Our results in this study suggest that rootzone temperature of 23°C [73°F] was the critical level for root activities, Pn [net photosynthesis], and overall turf growth. When soil temperature was higher than 23°C, all growth and physiological parameters were negatively affected, even if shoots were kept at optimum temperature (20°C).
During summer, the soil temperature is always going to be higher than the nighttime low temperature. The lower the temperature at night, the lower the soil temperature can get. So looking at the nighttime lows gives some indication of how much negative affect there will be on root activity, photosynthesis, and growth. Look at Carefree, Arizona, where the temperature was above 45°C on 3 and 5 July, 2011, and on 29 June 2013. The lows on those days were 23.3, 21.7, and 26.7°C. Or at Sydney, where it was a blistering 45.8°C on 18 January 2013! The low was 21.7°C. And then on the 19th, the morning after that scorcher, the low was 21.5°C.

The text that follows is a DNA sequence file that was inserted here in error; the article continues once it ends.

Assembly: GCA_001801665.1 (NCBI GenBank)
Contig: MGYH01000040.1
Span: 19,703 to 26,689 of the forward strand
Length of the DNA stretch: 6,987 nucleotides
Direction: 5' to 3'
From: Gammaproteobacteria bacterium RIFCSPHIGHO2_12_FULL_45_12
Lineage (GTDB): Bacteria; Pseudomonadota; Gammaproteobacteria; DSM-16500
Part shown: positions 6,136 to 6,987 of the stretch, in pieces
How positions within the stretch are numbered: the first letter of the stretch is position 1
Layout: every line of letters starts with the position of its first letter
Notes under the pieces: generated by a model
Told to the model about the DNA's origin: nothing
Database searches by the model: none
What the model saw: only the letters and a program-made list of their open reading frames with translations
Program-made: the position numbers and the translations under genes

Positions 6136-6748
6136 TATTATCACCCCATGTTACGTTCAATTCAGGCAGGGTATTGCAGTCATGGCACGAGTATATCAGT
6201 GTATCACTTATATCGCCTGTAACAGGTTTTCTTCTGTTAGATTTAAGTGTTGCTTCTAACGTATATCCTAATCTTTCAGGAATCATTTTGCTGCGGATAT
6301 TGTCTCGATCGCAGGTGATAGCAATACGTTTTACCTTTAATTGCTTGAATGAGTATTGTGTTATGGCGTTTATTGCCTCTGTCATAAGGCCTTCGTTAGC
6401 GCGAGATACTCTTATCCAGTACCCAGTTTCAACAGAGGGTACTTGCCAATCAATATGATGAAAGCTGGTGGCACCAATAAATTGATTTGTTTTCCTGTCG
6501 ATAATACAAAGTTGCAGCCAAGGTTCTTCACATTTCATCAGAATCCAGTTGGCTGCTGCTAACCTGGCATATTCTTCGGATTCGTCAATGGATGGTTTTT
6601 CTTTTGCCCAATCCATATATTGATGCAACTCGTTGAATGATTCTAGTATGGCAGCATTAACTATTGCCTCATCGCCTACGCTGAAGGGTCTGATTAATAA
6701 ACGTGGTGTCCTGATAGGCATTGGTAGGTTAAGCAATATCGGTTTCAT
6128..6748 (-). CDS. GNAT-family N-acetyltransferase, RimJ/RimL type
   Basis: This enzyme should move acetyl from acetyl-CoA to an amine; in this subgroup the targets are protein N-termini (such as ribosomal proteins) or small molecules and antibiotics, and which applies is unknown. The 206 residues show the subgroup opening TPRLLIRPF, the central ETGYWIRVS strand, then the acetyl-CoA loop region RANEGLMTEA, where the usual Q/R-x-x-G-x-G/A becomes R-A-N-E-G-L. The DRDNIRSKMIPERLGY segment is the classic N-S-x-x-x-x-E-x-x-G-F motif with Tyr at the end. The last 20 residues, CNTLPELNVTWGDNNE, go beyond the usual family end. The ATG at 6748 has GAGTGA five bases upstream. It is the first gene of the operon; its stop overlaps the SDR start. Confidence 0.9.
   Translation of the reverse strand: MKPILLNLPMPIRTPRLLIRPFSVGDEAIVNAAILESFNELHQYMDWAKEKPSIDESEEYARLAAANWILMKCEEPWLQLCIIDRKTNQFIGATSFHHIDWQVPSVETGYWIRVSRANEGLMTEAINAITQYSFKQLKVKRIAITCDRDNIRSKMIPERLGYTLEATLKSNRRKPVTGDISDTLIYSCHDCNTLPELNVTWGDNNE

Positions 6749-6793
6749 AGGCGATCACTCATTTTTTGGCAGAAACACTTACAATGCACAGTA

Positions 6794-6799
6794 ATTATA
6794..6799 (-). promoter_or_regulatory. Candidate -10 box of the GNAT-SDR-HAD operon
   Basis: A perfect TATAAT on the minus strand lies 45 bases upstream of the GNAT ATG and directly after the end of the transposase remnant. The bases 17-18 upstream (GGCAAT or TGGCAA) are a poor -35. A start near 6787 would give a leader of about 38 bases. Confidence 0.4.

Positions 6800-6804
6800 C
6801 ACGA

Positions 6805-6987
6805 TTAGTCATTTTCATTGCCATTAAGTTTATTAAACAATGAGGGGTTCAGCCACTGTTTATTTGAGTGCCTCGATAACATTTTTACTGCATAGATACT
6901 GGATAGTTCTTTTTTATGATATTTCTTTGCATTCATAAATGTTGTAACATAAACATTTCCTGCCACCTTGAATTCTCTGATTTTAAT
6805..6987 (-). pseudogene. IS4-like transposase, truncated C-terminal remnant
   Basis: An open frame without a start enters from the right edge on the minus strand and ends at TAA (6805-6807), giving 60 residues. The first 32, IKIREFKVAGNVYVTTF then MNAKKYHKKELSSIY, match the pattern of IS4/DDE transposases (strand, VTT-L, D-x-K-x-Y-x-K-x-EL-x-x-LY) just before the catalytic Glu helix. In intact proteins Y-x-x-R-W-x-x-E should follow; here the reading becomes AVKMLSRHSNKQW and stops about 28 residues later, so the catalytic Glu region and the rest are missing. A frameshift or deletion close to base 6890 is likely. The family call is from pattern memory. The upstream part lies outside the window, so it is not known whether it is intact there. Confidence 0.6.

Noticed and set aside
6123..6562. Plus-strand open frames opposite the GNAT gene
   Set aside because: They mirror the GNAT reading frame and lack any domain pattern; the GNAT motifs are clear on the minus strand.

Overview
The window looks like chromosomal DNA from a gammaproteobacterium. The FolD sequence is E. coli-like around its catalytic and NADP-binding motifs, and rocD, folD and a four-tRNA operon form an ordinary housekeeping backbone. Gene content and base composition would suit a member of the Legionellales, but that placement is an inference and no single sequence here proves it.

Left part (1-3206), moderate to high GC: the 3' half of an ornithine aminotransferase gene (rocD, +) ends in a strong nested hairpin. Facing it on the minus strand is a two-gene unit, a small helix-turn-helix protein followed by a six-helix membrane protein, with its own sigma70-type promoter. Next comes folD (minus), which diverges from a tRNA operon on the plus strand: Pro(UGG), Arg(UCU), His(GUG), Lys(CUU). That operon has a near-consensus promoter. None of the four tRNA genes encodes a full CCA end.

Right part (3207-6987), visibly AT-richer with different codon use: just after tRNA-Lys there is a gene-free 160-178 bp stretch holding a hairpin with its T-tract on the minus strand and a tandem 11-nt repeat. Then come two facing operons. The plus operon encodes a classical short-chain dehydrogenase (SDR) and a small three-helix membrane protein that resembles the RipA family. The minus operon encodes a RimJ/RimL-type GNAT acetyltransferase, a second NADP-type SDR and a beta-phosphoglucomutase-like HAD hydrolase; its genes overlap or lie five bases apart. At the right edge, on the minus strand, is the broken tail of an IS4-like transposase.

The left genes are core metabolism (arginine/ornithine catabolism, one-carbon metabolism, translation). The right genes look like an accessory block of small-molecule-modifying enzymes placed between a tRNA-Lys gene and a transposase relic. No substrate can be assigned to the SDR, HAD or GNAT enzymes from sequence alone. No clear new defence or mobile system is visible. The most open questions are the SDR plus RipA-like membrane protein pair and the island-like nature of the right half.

Bentgrass can survive the really hot days, as long as the night temperatures get relatively low, because that allows the soil temperatures to drop.
It is really hot when the nighttime low is higher than 23°C, and one can expect soil temperatures to be even higher, probably not dropping below 24°C.
Here's a look at these really hot (>23°C) temperatures for these same cities.
And here are the average counts over 5 years.